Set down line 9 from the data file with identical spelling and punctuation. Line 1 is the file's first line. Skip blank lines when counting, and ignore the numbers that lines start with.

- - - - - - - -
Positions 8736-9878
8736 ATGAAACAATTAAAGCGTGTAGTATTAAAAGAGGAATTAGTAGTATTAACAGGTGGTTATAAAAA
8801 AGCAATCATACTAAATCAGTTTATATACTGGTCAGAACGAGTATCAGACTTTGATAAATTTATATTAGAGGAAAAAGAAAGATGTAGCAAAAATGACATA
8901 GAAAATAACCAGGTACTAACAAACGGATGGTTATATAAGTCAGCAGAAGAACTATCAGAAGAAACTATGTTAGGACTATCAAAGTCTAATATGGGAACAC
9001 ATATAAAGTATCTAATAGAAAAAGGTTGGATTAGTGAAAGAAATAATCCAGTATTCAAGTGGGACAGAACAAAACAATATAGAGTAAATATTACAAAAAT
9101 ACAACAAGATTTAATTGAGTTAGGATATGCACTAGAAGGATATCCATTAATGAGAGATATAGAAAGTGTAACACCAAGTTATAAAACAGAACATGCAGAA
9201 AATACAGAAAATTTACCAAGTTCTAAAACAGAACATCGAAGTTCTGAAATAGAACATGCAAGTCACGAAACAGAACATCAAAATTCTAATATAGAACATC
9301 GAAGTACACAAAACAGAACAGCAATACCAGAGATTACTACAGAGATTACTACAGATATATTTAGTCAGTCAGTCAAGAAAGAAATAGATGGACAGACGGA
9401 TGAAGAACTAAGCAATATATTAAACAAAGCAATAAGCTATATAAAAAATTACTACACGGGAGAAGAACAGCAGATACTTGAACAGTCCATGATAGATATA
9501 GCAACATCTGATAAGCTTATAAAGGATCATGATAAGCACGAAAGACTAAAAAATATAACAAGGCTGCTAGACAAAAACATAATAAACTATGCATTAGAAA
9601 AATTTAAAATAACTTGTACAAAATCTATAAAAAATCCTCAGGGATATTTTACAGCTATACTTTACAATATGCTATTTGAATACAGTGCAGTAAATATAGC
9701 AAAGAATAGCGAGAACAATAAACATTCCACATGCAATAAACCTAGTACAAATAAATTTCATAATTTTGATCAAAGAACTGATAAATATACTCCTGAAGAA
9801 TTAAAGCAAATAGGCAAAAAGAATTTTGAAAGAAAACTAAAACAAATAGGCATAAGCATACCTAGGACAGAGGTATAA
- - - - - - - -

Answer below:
9401 TGAAGAACTAAGCAATATATTAAACAAAGCAATAAGCTATATAAAAAATTACTACACGGGAGAAGAACAGCAGATACTTGAACAGTCCATGATAGATATA